Apparently the book is still forthcoming, since I cdn't find an entry for it on amazon, and what looks to be the author's blog (http://themusicofthelordoftheringsfilms.blogspot.com/) still refers to it as "upcoming" (the full title of his blog being THE OFFICIAL AUTHOR'S BLOG FOR THE UPCOMING BOOK THE MUSIC OF THE LORD OF THE RINGS: A COMPREHENSIVE GUIDE TO HOWARD SHORE'S SCORES).
I'm a bit surprised by the idea of listening to film scores in concert, like they were today's equivalent to the classical symphony. But then over the years I've found that my friends more and more buy soundtracks and listen to them a lot (mainly as background noise during gaming), whereas I'm unlikely to buy a soundtrack except to remind me of the movie (the sole exception I can think of being A FISH NAMED WANDA, where I'd just really liked the music).* Apparently I'm in a shrinking minority here. I don't know if Mr. Adams' comment about hints of Sibelius are right or not, not being familiar with the Finnish master; all Shore owed to Wagner, I wd think, is the idea of the liefmotifs (admittedly, a major element in Shore's three soundtracks). The Mahler I can see; there's that general feeling of 'Symphony from a New World' in places. I guess we'll see whether or not the eventual book is something the non-musicological can follow and enjoy.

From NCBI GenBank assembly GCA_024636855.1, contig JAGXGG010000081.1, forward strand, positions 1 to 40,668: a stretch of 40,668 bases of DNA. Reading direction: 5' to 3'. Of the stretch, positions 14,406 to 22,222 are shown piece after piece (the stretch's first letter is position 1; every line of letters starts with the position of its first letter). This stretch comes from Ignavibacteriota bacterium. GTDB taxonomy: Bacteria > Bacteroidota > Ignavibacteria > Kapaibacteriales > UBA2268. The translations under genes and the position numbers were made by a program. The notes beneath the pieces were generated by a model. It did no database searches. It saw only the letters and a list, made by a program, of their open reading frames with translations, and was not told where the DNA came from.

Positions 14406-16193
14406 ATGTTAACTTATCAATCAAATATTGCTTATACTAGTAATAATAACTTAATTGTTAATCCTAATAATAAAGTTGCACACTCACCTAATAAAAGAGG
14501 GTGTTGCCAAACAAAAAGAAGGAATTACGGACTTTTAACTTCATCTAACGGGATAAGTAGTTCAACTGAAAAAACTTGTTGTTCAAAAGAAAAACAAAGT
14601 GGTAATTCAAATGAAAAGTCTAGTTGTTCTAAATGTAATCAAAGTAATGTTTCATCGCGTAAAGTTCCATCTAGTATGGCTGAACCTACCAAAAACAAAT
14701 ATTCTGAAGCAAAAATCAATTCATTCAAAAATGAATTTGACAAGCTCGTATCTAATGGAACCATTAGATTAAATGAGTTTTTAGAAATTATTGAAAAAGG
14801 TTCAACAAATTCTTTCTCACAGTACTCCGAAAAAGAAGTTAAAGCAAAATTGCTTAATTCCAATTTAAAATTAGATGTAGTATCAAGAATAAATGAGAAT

In any case, it seems to be a timely topic: in addition to this book there are at least three others either recently out or soon to be released about Tolkien and music, none of which unfortunately I've seen:
First, there's Matthew Young's PROJECTING TOLKIEN'S MUSICAL WORLDS, which I haven't bought yet because I thought the price ($54 for 92 pages) prohibitive.**
Also, there's the recently released MUSIC IN MIDDLE-EARTH, the latest collection from Walking Tree Press, ed by Heidi Steimel & Friedhelm Schneidewind. Apparently, from the amazon.com entry, this is a fairly wide-ranging collection, but details are lacking.
Finally, there's the forthcoming book by Bradford Lee Eden, due out from McFarland next month (just too late for Kalamazoo, unfortunately).
Apparently an idea whose time has come.
*I wd have bought the LAIR OF THE WHITE WORM for the lively performance of a traditional dragon-song in it, but cdn't find it available.
**there is an informative review, by Jason Fisher, in MYTHLORE (vol. 28 no. 1-2, pages 175-179)